Sunday, March 12, 2006

Wales - 11/12 March 2006

National Botanic Gardens of WalesOur weekend trips away have begun now that winter has been declared ‘officially finished’. So, we set off to visit the National Botanical Gardens of Wales, naturally, this entailed a trip to Wales. The gardens were only opened in 2000 and so still need some time to develop and mature but nevertheless were worth the visit and will merit a return visit in the summer when more plants are at their best. Great glasshouse

Barnadesia caryophyllaThe glasshouse (biggest single span glasshouse in the world) is visually stunning both inside and out.

Paxton's TowerThe gardens are on the site of a ‘great house’ (burnt down in 1931) owned in 1700’s by William Paxton, who also built a tower overlooking the area so it was the tower we visited next. Talley Abbey

After checking in to our accommodation we cast about on the map and saw an Abbey not far away so set out to visit Talley Abbey, passing through an attractive town, Llandeilo.

Church at Caerwent
Roadside vistaThe weather forecast indicated that there would be overnight snow in the area of Wales that we would be journeying through to return to London. As we neared Cardiff it was indeed an attractive vista along the motorway sides. Having visited Castell Coch previously we suspected that is would look good with a dusting of snow so detoured off the motorway to check it out. Castell Coch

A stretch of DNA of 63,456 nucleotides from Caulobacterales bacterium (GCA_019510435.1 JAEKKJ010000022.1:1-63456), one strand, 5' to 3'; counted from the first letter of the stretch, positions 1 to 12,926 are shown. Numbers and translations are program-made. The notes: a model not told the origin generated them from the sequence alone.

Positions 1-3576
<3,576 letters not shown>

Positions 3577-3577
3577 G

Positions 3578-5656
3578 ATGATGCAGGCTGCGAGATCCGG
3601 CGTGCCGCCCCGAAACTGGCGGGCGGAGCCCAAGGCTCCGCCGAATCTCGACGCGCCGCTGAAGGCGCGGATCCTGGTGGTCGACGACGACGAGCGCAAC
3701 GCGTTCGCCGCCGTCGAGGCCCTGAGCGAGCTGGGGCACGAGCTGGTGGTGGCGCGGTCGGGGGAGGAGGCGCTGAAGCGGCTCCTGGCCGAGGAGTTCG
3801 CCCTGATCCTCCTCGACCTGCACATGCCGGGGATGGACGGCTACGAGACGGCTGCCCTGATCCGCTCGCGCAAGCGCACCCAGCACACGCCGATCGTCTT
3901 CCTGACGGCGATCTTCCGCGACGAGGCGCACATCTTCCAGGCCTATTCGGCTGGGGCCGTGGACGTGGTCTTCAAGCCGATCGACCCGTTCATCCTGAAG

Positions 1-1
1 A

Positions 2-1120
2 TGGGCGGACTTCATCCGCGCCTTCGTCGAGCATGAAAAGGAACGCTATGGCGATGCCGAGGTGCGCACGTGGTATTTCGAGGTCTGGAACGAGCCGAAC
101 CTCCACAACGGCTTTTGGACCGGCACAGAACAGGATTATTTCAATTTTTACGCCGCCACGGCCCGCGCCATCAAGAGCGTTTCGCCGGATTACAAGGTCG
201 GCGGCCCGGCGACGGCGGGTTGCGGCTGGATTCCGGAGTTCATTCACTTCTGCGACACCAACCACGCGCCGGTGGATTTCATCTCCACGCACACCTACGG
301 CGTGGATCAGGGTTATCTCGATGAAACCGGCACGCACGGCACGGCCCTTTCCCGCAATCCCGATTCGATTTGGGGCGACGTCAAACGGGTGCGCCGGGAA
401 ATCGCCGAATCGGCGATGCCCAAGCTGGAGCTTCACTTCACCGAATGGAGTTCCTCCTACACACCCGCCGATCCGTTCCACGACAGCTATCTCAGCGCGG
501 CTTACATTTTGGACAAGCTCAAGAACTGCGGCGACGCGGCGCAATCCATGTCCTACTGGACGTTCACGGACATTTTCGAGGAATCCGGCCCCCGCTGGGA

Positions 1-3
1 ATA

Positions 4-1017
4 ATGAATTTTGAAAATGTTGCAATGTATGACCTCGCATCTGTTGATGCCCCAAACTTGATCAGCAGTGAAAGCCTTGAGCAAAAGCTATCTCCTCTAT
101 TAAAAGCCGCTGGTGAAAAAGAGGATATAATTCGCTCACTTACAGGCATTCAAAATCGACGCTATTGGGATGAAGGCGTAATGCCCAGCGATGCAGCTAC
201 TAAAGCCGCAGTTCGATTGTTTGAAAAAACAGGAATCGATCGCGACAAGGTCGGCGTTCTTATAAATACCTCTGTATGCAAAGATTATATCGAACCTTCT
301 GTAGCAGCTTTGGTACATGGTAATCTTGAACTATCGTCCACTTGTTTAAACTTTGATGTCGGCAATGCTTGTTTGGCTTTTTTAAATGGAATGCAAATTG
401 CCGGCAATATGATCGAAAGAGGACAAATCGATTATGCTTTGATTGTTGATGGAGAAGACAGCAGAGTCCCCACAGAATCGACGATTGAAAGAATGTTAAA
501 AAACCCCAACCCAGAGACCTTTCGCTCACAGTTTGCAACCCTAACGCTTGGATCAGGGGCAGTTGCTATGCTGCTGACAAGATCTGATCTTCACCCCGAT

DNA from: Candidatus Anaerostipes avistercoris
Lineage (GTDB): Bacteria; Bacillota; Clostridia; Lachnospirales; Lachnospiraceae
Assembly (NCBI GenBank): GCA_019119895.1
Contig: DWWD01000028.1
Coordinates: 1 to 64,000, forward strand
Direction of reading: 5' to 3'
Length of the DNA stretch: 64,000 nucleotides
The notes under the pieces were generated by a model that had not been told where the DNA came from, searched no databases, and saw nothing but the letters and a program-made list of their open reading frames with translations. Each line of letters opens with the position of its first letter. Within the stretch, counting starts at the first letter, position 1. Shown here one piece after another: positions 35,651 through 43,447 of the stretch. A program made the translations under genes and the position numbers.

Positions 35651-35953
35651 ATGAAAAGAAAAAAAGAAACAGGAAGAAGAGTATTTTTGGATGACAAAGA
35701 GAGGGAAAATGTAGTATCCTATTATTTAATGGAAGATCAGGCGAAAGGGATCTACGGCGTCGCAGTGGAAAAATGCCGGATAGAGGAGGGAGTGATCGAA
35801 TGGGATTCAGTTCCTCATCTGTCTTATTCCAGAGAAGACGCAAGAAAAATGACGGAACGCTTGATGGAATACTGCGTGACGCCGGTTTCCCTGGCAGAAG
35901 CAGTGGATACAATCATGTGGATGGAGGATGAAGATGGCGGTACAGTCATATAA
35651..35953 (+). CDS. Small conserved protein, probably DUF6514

The next detour off our homeward route was to Caerwent, an ancient Roman town where the remains of the Roman walls still encircle most of the village, in places up to 5m high. Caerwent wallsWe walked around the walls and then visited the church porch where, in a example of modern ecumenicalism, there is displayed a Roman altar to the god Mars Ocelus originally erected by one Aelius Augustinus who ‘willingly and deservedly fulfilled his vow.’ Mars Ocelus altar

By the time we reached the Severn River there was no evidence of a snow to be seen. However, the snow we did enjoy was the tail-end of a storm which caused havoc in Scotland and the north of England so perhaps our official declaration of winter’s end was a little premature.

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